I think you might be fishing in an unstocked pond there Trainlover222.
Official records (ie - recorded properly by the authorities - and not just from a wristwatch between two mile/km pegs, which may not even be accurately placed) would be few.
Unofficial ones are just word of mouth, and the speed tends to increase with each retelling of the tale.
I agree totally the so called speed records are blurred some what
I did read an article somewhere long ago about the XPT in southern NSW. They recorded it's speed using a police hand held radar gun at a level crossing.
Official Speed records require a complex set of conditions, as an example I was once involved in official speed trials for power boats conducted by the Australian Power Boat Association.
The course is a measured 1000m (required qualified surveyor's certification!) The boat is required to make a pass of the course in BOTH directions.
The run is timed in the following manner, two stop watches ( a & b) are started when the boat enters the course from one end, then at the other end when the boat exits the marked course two more stop watches are started (c & d), the boat then is allowed a maximum of 5 minutes to turn around and make a return run in the opposite direction.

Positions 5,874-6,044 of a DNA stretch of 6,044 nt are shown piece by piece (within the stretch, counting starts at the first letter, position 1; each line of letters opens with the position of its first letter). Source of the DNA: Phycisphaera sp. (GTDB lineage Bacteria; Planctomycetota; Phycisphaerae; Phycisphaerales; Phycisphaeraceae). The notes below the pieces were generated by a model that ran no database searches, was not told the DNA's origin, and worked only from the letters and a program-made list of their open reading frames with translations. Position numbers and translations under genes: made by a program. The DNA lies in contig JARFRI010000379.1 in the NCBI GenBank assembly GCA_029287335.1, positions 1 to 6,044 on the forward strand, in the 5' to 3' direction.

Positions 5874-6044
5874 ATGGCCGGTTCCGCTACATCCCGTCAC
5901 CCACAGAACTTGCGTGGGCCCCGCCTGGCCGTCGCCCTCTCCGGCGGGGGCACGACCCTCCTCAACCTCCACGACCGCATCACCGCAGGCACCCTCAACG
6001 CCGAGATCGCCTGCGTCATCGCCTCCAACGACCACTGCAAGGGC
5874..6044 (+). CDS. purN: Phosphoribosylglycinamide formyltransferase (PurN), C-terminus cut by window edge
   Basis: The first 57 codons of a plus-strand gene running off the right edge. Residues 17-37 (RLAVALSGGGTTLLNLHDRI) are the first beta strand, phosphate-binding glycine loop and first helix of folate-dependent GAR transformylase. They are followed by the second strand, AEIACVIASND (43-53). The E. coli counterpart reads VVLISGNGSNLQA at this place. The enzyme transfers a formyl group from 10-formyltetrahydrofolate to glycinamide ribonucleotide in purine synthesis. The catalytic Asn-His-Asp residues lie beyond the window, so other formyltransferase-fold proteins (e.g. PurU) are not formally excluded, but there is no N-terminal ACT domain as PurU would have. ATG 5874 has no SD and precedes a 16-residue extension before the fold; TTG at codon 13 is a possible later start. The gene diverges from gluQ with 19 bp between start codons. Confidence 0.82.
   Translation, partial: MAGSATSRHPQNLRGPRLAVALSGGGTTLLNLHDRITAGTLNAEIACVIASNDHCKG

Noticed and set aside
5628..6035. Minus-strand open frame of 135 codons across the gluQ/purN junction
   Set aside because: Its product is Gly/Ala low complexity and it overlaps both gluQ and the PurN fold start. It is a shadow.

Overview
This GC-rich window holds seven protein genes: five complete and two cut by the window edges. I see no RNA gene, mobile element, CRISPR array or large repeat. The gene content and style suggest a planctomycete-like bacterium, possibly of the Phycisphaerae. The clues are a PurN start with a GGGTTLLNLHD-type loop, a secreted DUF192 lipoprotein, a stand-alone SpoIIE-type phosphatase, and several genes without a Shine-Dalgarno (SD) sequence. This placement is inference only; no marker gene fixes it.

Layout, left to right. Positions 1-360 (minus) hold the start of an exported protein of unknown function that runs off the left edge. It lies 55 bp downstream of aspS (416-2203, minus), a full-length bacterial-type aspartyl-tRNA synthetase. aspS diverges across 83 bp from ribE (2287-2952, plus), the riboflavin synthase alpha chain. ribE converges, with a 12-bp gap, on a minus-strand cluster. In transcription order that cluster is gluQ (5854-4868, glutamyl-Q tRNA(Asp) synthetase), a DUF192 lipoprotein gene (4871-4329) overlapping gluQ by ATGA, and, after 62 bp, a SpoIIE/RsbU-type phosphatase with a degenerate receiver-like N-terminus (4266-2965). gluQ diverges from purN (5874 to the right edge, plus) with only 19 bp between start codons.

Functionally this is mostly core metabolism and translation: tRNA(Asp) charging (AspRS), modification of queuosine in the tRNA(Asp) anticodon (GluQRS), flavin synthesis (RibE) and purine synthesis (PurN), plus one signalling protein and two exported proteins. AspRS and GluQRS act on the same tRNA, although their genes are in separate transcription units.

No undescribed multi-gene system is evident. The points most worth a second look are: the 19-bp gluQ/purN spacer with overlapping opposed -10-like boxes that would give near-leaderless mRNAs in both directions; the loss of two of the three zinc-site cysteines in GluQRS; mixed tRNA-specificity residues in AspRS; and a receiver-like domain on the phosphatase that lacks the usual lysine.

As the boat passes the course marker watches c & d at stopped and recorded, then as the boat exits the course (original start marker) watches a & b are stopped.
Then you average watches a & b to get total time, average watches c & d to get the turn around time, Turn around time is then deducted from total time and the result is divided by 2 to give a time for the base 1,000m and hence calculated to give a speed in kph.
So an official speed record is NOT a simple matter of looking at a speedometer for a few moments!